A new way to coach CDEs

Raise your hand if this sounds like you…

One teacher program.

Offer 20+ CDEs and LDEs.

Limited community involvement.

Independently coach the majority of teams.

This was me.

If students were interested in a CDE or LDE, I did not want to limit involvement but did not have an alumni or booster organization to assist with these teams.

So I organized resources, created practice materials and learned the contests right there with my students.

However, as you can imagine - or have experienced - this takes a lot of time, not only to compile resources, but also to physically meet for practices.

I knew there had to be a better way so I began reorganizing how I approached CDEs and LDEs, and placed the responsibility back on the students. Here are a couple of ways I did this:

  1. SET GOALS: As I explained in the Realistically Setting the Bar for CDEs blog post, I had students set goals during the first practice. This told me how hard they were willing to push so I could realign my expectations and the amount of time I was willing to spend to reach their goals.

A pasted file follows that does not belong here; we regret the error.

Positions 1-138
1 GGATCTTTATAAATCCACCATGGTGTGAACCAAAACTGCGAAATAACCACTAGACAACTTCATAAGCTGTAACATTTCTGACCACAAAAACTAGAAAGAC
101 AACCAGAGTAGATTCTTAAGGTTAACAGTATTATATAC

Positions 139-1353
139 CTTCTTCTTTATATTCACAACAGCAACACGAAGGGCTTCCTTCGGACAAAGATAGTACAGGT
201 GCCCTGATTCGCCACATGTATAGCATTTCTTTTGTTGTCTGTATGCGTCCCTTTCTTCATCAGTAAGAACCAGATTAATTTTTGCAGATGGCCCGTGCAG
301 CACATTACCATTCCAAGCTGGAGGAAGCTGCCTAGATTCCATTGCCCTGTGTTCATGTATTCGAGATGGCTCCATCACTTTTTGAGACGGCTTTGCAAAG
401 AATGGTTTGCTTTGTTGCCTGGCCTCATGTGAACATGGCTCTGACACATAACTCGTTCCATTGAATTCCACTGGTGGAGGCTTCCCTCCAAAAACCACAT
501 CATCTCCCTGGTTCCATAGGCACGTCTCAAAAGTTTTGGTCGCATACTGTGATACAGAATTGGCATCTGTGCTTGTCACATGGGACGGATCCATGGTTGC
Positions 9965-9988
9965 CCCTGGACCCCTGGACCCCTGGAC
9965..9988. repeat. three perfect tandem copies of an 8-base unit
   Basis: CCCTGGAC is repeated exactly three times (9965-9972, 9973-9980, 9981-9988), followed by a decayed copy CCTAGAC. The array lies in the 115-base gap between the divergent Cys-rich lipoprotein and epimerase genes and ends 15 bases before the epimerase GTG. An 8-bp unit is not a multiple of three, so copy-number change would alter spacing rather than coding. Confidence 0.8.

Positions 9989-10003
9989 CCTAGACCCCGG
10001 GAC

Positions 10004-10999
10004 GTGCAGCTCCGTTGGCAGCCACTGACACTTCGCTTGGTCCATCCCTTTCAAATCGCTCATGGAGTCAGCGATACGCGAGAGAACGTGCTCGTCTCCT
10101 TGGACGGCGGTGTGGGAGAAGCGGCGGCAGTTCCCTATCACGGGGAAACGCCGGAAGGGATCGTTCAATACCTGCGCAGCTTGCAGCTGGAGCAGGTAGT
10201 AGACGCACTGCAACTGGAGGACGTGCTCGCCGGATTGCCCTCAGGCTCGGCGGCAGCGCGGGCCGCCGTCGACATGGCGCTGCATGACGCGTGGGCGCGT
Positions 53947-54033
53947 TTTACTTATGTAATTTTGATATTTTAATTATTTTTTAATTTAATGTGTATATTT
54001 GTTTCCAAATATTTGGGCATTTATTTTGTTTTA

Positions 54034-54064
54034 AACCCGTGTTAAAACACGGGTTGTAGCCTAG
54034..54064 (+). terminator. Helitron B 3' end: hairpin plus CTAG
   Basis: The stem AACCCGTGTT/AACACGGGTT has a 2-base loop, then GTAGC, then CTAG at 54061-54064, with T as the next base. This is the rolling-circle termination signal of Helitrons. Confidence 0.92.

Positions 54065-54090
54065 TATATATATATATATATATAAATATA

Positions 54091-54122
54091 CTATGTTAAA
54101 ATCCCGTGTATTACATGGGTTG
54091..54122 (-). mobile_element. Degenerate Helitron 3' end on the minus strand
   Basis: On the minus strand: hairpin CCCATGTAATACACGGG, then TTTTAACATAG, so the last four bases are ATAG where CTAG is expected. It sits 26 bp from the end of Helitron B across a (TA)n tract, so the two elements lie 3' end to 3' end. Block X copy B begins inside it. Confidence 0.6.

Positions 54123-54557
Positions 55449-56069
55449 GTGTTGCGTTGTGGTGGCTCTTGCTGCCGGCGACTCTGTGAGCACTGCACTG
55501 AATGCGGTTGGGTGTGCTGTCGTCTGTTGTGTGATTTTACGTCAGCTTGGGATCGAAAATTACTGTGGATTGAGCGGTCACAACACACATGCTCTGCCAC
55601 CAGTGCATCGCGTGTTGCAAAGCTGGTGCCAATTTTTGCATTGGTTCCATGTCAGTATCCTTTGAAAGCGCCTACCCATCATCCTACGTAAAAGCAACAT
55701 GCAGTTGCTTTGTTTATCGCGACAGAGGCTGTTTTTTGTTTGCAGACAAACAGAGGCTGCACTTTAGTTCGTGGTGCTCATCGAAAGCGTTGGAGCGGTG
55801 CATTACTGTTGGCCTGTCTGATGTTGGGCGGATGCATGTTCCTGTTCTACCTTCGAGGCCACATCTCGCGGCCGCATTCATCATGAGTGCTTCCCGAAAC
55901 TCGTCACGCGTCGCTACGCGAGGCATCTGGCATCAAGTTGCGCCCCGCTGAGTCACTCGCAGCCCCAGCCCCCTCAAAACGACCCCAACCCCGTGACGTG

2. USE A LMS: Whether your school uses Google Classroom, Schoology, Canvas or another Learning Management System, create “classes” for each of your CDE or LDE teams. This allowed me to organize all of my resources in one place and allowed me to release these materials to students in a timely fashion.

  3. ASSIGN HOMEWORK: I never assigned homework for an agriculture class, but I would assign homework for CDEs and LDEs. There is not enough time during weekly or bi-weekly practices to review all of the materials to be successful. Therefore, I assigned students homework in their LMS for these contests, and although I did not give them a grade, students were willing to do the homework because they wanted to be successful. 

  4. ASSIGN CAPTAINS: Each CDE team would have a captain who had competed in the contest previously. This student was responsible for communicating practices with the rest of the team and delegating responsibilities to team members, such as preparing study materials.

  5. DELEGATE RESPONSIBILITIES: Between the team captain and other team members, I would delegate study materials for students to prepare. Whether it was finding example Kahoot quizzes online, reading chapters from study materials and summarizing their findings, or compiling ID photos, students were the ones creating these study materials, not me as the educator.

This new way of coaching CDEs and LDEs allowed me to maximize my impact as a FFA advisor and produced three national teams and countless other state qualifying teams during the last half of my decade in the classroom. But more importantly, it allowed me to gain countless hours and set boundaries safeguarding my work-life balance.